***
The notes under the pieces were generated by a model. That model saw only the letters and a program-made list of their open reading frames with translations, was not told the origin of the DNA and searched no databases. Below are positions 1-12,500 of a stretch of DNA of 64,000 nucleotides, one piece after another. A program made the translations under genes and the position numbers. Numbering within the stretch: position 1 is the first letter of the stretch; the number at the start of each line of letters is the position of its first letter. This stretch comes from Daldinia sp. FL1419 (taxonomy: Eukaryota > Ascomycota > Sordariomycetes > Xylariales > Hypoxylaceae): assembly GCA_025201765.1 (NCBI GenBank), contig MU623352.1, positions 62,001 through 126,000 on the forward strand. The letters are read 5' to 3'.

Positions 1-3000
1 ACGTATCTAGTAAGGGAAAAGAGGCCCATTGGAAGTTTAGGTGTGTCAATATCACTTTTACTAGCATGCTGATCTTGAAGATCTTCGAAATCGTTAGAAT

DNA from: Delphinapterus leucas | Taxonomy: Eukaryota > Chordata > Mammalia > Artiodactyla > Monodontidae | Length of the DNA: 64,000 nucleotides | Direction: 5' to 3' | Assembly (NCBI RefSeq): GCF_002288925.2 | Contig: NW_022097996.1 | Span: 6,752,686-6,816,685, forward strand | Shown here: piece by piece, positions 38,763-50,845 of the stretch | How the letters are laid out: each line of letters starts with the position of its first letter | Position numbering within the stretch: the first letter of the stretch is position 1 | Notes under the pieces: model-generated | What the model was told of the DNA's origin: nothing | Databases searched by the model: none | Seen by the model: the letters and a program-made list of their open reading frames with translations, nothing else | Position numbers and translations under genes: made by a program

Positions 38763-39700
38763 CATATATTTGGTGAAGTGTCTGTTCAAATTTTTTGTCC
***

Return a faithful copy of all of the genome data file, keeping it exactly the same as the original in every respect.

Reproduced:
The notes under the pieces were generated by a model. That model saw only the letters and a program-made list of their open reading frames with translations, was not told the origin of the DNA and searched no databases. Below are positions 1-12,500 of a stretch of DNA of 64,000 nucleotides, one piece after another. A program made the translations under genes and the position numbers. Numbering within the stretch: position 1 is the first letter of the stretch; the number at the start of each line of letters is the position of its first letter. This stretch comes from Daldinia sp. FL1419 (taxonomy: Eukaryota > Ascomycota > Sordariomycetes > Xylariales > Hypoxylaceae): assembly GCA_025201765.1 (NCBI GenBank), contig MU623352.1, positions 62,001 through 126,000 on the forward strand. The letters are read 5' to 3'.

Positions 1-3000
1 ACGTATCTAGTAAGGGAAAAGAGGCCCATTGGAAGTTTAGGTGTGTCAATATCACTTTTACTAGCATGCTGATCTTGAAGATCTTCGAAATCGTTAGAAT

DNA from: Delphinapterus leucas | Taxonomy: Eukaryota > Chordata > Mammalia > Artiodactyla > Monodontidae | Length of the DNA: 64,000 nucleotides | Direction: 5' to 3' | Assembly (NCBI RefSeq): GCF_002288925.2 | Contig: NW_022097996.1 | Span: 6,752,686-6,816,685, forward strand | Shown here: piece by piece, positions 38,763-50,845 of the stretch | How the letters are laid out: each line of letters starts with the position of its first letter | Position numbering within the stretch: the first letter of the stretch is position 1 | Notes under the pieces: model-generated | What the model was told of the DNA's origin: nothing | Databases searched by the model: none | Seen by the model: the letters and a program-made list of their open reading frames with translations, nothing else | Position numbers and translations under genes: made by a program

Positions 38763-39700
38763 CATATATTTGGTGAAGTGTCTGTTCAAATTTTTTGTCC